Cambodian police arrest 13 activists trying to protect an island from deforestation

Koh Kong is Cambodia's largest island, but hard to reach from the mainland. Young protesters, including a German, have organised a series of meetings to raise awareness of environmental risks to the place. Satellite images show forest loss from logging, an activity facilitated by the presence of the Cambodian Navy on the island.

Phnom Penh (AsiaNews/Agencies) – Cambodian authorities arrested and then released 13 young environmental activists who organised a protest recently to raise public awareness about the situation on Koh Kong, the country’s largest island.

Covering an area of 103 square kilometres, the island is little known to the Cambodians since it is hard to reach from the mainland, but it is threatened by deforestation.

Wearing the same T-shirts that called for the island’s protection, the protesters, members of a group called Mother Nature, carried banners in Khmer and English that read: "Sunday for Koh Kong Island”.

The group has been holding weekly meetings to inform and encourage debate among Cambodians. “We take Sundays to discuss Koh Kong,” said Mean Lisa, a young woman and one of the protesters, speaking to Radio Free Asia (RFA).

“[W]e want to encourage young people from all walks of life and the public to get involved in protecting the environment and natural resources. Third, we want the ministry to honour its promise to make Koh Kong Krau a marine national park."

In 2016, Cambodia’s Environment Ministry said that its experts had been studying Koh Kong and that it expected to turn it into a national park by 2021.

In 2020, RFA had revealed, however, that a businessman close to then Prime Minister Hun Sen had obtained a licence to develop parts of the island.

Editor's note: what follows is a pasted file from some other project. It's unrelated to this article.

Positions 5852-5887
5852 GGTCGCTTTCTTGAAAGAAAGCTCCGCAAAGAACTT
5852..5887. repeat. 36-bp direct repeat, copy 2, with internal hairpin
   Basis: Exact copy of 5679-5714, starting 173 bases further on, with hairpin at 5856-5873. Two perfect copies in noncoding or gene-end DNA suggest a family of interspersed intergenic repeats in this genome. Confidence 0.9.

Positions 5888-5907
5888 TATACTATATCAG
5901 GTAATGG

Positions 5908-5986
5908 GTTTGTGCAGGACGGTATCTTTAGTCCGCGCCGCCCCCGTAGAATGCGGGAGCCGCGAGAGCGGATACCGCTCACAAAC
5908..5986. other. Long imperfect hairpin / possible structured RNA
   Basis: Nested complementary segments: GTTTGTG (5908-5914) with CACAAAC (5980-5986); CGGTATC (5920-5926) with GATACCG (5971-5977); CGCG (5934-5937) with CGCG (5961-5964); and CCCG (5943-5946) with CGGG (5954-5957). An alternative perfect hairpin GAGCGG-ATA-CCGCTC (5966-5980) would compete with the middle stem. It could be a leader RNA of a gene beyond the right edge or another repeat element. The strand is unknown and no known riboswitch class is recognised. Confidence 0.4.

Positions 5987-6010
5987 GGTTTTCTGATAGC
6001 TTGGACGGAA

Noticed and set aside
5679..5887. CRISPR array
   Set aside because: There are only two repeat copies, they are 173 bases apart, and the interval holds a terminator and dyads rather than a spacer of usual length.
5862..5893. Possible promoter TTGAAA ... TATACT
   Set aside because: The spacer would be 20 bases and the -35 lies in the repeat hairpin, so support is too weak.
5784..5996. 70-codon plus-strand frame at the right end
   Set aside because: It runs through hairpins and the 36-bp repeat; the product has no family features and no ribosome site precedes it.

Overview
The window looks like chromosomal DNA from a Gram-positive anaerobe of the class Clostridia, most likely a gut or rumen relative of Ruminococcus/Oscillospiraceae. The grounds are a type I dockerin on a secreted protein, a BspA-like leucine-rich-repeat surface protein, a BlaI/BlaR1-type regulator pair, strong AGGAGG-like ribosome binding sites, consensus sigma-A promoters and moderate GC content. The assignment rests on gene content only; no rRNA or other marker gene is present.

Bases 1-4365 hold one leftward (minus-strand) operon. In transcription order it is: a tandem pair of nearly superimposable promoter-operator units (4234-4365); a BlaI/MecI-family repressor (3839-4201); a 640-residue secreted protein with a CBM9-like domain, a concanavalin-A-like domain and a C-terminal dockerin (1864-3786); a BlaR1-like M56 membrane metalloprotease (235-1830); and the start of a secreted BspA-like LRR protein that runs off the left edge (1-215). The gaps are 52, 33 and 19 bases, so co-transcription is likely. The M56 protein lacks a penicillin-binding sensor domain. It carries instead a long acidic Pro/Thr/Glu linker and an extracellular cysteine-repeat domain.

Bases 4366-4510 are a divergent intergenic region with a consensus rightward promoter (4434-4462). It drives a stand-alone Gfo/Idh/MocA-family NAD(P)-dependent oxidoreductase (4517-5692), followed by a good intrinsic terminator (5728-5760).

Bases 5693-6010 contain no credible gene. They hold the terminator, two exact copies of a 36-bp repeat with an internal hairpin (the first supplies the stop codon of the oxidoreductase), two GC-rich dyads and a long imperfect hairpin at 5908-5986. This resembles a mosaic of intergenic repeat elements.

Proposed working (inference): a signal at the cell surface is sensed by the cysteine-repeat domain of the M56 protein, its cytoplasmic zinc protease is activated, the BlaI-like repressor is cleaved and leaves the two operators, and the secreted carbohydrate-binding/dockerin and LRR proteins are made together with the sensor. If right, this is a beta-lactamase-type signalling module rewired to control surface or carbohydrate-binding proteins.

Police arrested the activists on Sunday, around 9:30 am, including a German who was a friend of one of the Cambodian activists. They questioned and asked them to write down personal information and explain the purpose of the rally.

On social media, the Phnom Penh municipal police said that Mother Nature activists had acted illegally, compromising safety, security, and public order – it also noted that the group had not informed the authorities in advance about their gathering.

After eight hours in custody, all 13 were released. "We were put in a closed room for several hours," Lisa said, adding that, “We experienced harassment and discrimination from the police while we were there. My foreign friend was forced to take off his shirt in front of everyone else to change into a normal shirt, which is a form of harassment."

On the environmental group’s website, the island is described as “a pristine environment, mainly comprised of dense tropical evergreen forest,” but is threatened by (often illegal) logging whereas it could be converted into an ecotourism destination.

The activists' concerns are confirmed by satellite data. According to an investigation published last year on Mongabay, logging practices on the island are favoured by the presence of a Cambodian Navy unit, which has already been accused of facilitating illegal timber trade in the past.

According to residents, officers control almost every aspect of daily life, and local officials prefer not to investigate into the activities of the military.